The Top 100 CricketersArchie Mac |
Author: Martin-Jenkins, Christopher
Publisher: Allen & Unwin
Rating: 3.5 stars
I love these sorts of books, when a respected cricketing person selects his all time 100. And in Christopher Martin-Jenkens they don’t come much more respected. As CMJ has been alive for just over half the period of Test cricket and for a great part of that life he has dedicated it to writing, watching and covering the great game, his list deservedly carries a lot of weight.
My plan on receiving the book was not to rush in and check the final top ten, but to savour the list, and try and pick the next ten in order, revising each time I read ten and was unsuccessful in matching CMJ’s list (I never picked ten correctly in the whole 100).
Some of the players I was sure would be covered were overlooked, but as Richie Benaud once said – when picking an all time XI – “you can argue with who is not in the team, but you can’t argue with who is in the team.” Still I do not think I will ever forgive CMJ for leaving out my personal hero Clem Hill. The author in both his introduction and conclusion mentions his constant ambivalence over who to leave out, and I am sure he agonised over both his final 100 and the order in which they ultimately appear.
The last time a top 100 was produced from players throughout history was The Times 100 Hundred Greatest Cricketers by John Woodcock which appeared in 1998. The biggest talking point in Australia at the time of Woodcock’s offering was his placing of WG at No.1 and ‘Our Don’ at No.2. Despite the lapse of over ten years the top ten are remarkably similar (I won’t spoil it by divulging the winner).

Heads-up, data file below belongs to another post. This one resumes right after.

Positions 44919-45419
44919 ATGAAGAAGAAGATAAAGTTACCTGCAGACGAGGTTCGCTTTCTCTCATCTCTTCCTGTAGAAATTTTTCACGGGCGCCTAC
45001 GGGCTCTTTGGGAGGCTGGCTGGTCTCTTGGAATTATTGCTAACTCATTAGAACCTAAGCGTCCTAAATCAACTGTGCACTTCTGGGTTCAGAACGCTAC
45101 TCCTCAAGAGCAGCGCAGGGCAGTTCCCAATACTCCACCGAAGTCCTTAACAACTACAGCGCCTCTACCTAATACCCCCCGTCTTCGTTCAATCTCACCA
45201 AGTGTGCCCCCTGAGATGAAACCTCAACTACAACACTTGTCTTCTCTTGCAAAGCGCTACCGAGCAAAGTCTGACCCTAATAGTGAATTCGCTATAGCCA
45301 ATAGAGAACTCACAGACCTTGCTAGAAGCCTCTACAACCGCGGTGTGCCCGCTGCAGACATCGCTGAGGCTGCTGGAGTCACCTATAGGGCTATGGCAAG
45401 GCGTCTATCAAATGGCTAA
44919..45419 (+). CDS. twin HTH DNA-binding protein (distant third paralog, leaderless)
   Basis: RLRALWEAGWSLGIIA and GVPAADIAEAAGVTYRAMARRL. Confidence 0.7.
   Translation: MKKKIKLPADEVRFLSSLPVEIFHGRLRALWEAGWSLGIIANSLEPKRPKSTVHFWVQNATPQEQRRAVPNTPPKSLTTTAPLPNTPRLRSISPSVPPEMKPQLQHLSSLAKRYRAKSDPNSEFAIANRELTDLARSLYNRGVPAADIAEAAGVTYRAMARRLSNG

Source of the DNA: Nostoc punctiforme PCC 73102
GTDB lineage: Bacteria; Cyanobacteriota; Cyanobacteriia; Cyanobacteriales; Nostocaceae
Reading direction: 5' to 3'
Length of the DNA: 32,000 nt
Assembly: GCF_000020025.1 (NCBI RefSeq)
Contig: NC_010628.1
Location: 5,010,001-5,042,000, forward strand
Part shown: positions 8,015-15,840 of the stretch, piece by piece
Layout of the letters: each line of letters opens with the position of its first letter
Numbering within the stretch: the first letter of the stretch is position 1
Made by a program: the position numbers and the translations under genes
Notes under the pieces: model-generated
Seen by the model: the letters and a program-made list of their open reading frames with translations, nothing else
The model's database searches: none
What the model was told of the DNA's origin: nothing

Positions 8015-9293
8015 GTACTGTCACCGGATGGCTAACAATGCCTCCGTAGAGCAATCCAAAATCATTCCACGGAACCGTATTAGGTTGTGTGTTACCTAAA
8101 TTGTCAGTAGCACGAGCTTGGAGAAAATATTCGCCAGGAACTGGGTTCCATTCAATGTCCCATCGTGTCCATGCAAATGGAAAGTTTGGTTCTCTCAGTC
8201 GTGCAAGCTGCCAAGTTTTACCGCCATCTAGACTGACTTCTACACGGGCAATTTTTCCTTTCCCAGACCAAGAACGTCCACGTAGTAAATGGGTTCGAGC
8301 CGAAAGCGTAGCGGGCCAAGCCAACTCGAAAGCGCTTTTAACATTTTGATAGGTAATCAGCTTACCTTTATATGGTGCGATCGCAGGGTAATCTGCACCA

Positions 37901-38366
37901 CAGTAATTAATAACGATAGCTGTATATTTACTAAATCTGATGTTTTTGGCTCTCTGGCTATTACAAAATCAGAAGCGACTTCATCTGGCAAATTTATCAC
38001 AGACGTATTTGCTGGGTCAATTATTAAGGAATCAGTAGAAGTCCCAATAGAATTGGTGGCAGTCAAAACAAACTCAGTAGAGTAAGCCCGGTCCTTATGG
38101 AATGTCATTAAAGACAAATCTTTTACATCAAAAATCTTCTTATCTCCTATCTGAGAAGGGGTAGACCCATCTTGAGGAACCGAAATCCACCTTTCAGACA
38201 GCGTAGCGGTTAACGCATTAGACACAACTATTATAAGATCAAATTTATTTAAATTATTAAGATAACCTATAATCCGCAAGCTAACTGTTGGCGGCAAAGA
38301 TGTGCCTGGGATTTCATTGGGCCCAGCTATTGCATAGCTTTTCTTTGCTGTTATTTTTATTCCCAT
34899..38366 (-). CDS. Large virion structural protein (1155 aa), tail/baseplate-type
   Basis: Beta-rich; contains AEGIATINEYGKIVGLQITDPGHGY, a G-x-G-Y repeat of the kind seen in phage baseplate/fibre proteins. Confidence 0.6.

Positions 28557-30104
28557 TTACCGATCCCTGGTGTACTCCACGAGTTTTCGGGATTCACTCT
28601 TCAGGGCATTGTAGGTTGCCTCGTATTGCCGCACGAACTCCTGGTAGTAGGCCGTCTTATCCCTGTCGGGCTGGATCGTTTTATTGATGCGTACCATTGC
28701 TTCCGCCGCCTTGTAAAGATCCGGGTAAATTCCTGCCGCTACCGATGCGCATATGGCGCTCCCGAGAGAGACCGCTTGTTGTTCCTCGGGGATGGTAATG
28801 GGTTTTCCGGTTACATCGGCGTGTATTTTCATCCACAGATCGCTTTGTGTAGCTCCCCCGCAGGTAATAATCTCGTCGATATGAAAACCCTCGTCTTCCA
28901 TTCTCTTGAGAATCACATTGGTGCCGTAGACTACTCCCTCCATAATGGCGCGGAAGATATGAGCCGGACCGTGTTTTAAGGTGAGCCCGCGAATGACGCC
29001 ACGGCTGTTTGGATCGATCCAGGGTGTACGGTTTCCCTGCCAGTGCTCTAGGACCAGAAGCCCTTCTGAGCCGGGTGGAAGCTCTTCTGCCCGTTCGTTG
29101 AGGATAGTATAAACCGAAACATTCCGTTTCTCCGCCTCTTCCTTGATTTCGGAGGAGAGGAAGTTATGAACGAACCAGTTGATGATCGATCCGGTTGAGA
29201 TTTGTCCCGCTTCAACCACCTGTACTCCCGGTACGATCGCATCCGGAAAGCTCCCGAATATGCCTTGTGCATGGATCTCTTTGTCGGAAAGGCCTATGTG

One thing both the casual cricket fan and the cricket tragic love to do is debate the merits of contrasting great players; Warne V Tendulkar. Lillee V Hadlee, and one of the new debates, the merits of Sobers V Kallis.
In all three of the above, the author is clear in his rating, with Warne and Tendulkar finishing nine apart. Lillee and Hadlee six apart and Sobers and Kallis 49 apart. Although the last would be no real surprise for those who purport to know their cricket (again you will have to buy the book to find the results).
These books with their truncated pen portraits are out of necessity unfulfilling in their descriptions. With CMJ confined to a few playing highlights and some impressive statistics, the reader often finds himself wanting to read more, or for the inclusion of a favourite anecdote. That small criticism apart, the author has done a fine job in providing an interesting and informative narrative on all of his Top 100.
This is one of those books that will entertain both cricket enthusiasts and those with just a parting interest in the game. Generating some good and maybe even heated debate. Strongly recommended.